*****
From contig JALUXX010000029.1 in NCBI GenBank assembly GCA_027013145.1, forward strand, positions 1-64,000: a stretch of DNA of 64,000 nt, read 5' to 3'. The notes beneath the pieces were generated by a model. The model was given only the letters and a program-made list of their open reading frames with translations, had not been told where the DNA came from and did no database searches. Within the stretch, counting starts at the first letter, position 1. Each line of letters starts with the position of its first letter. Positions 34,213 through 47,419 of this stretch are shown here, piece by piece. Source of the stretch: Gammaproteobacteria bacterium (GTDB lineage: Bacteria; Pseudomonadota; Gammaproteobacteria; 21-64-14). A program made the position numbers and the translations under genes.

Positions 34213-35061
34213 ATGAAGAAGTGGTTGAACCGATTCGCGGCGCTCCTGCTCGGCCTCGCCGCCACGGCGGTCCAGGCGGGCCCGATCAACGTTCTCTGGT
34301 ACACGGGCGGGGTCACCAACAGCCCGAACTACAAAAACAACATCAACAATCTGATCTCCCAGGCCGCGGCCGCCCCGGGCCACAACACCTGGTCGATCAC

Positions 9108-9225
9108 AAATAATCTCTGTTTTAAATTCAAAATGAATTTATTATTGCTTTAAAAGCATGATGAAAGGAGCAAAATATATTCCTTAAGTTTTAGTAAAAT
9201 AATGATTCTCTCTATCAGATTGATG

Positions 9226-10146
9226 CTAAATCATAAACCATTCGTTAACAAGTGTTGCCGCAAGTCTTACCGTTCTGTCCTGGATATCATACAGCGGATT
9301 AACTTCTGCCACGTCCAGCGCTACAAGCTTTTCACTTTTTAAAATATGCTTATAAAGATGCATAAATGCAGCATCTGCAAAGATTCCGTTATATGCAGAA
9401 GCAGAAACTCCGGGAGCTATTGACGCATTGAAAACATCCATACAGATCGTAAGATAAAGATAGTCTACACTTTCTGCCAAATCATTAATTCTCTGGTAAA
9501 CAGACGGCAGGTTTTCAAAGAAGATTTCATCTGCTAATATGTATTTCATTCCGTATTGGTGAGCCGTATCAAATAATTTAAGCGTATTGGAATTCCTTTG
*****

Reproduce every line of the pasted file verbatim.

From contig JALUXX010000029.1 in NCBI GenBank assembly GCA_027013145.1, forward strand, positions 1-64,000: a stretch of DNA of 64,000 nt, read 5' to 3'. The notes beneath the pieces were generated by a model. The model was given only the letters and a program-made list of their open reading frames with translations, had not been told where the DNA came from and did no database searches. Within the stretch, counting starts at the first letter, position 1. Each line of letters starts with the position of its first letter. Positions 34,213 through 47,419 of this stretch are shown here, piece by piece. Source of the stretch: Gammaproteobacteria bacterium (GTDB lineage: Bacteria; Pseudomonadota; Gammaproteobacteria; 21-64-14). A program made the position numbers and the translations under genes.

Positions 34213-35061
34213 ATGAAGAAGTGGTTGAACCGATTCGCGGCGCTCCTGCTCGGCCTCGCCGCCACGGCGGTCCAGGCGGGCCCGATCAACGTTCTCTGGT
34301 ACACGGGCGGGGTCACCAACAGCCCGAACTACAAAAACAACATCAACAATCTGATCTCCCAGGCCGCGGCCGCCCCGGGCCACAACACCTGGTCGATCAC

Positions 9108-9225
9108 AAATAATCTCTGTTTTAAATTCAAAATGAATTTATTATTGCTTTAAAAGCATGATGAAAGGAGCAAAATATATTCCTTAAGTTTTAGTAAAAT
9201 AATGATTCTCTCTATCAGATTGATG

Positions 9226-10146
9226 CTAAATCATAAACCATTCGTTAACAAGTGTTGCCGCAAGTCTTACCGTTCTGTCCTGGATATCATACAGCGGATT
9301 AACTTCTGCCACGTCCAGCGCTACAAGCTTTTCACTTTTTAAAATATGCTTATAAAGATGCATAAATGCAGCATCTGCAAAGATTCCGTTATATGCAGAA
9401 GCAGAAACTCCGGGAGCTATTGACGCATTGAAAACATCCATACAGATCGTAAGATAAAGATAGTCTACACTTTCTGCCAAATCATTAATTCTCTGGTAAA
9501 CAGACGGCAGGTTTTCAAAGAAGATTTCATCTGCTAATATGTATTTCATTCCGTATTGGTGAGCCGTATCAAATAATTTAAGCGTATTGGAATTCCTTTG